The transformation at $T$ given by $w=kz/(i+z)$ where $z\neq -i$, $k$ a real number, maps the complex number $2+i$ in the $z$-plane to its image $\frac{(3-i)}{2}$ in the $w$-plane.

a) Show that $k=2$

Point $P$ represents the complex number $z$ where $|z|=\sqrt{3}$. $T$ maps the point $P$ to point $Q$ in the w-plane.

b) Show that the locus of $Q$ is a circle with the cartesian equation given by: $(u-3)^2+v^2=3$ for $u, v\in\mathbb{R}$.

$T$ maps the point $z_0$ in the locus of $P$ to the point $w_0$ in the locus of $Q$, where the acute angle $\arg w_0$ is as large as possible.

c) Find the exact value of $|i+z_0|$

I did part (a) easily, but I couldn't do part (b). So far I did this: $$ iw=z(2-w)\Rightarrow z=iw/(2-w)\Rightarrow |z|=\left|\frac{iw}{2-w}\right|\Rightarrow \sqrt{3}=\frac{|iw|}{|(2-w)|}$$

  • $\begingroup$ This is rather obnoxious to read. You don't need to put every instance of math in double dollar signs. You should only put major equations in double dollars. Small equations should be enclosed in single dollar signs. $\endgroup$ Commented Dec 28, 2014 at 11:42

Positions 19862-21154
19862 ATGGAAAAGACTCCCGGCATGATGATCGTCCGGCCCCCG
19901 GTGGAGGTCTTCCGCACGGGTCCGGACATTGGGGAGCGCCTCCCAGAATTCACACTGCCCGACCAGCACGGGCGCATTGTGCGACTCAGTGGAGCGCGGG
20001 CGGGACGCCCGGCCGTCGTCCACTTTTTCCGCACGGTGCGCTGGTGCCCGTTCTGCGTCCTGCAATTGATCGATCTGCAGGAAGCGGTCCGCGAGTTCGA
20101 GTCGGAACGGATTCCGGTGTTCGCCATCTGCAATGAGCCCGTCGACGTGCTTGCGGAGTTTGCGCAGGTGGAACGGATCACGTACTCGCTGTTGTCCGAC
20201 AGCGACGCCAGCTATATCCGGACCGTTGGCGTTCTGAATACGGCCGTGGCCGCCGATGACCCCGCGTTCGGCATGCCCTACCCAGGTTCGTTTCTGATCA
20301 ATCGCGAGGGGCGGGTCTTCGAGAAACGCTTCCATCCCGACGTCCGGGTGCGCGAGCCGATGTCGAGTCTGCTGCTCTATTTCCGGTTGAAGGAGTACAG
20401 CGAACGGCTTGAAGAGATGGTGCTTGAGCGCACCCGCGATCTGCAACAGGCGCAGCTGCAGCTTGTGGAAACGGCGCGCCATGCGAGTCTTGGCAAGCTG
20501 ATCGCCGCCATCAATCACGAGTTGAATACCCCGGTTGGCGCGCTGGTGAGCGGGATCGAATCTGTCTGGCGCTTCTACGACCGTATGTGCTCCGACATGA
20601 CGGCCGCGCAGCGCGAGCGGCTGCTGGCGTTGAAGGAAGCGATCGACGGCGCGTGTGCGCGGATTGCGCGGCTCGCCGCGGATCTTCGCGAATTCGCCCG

• $\begingroup$ Sorry, I'm new to this. I'll edit it. $\endgroup$ Commented Dec 28, 2014 at 11:43
  • $\begingroup$ I've already edited it. Please read meta.math.stackexchange.com/questions/5020/… $\endgroup$
    – hjhjhj57
    Commented Dec 28, 2014 at 11:45

1 Answer 1


Assume $z$=$x+iy$ then $|z|$=$x^2+y^2$=$3$

Now you apply the T on z.

Which gives $$w=\frac{2(x+iy)}{i+x+iy}$$ then make the denominator real by multiplying it with the complex conjugate. Then once you sorted the resulting equation into real and imaginary parts, equate u to the Real part and v to the imaginary part. Then substitute in the given equation $$(u-3)^2+v^2=3$$

Finally, evaluate the equation it should give you $x^2+y^2=3$ which is true. Hence QED.


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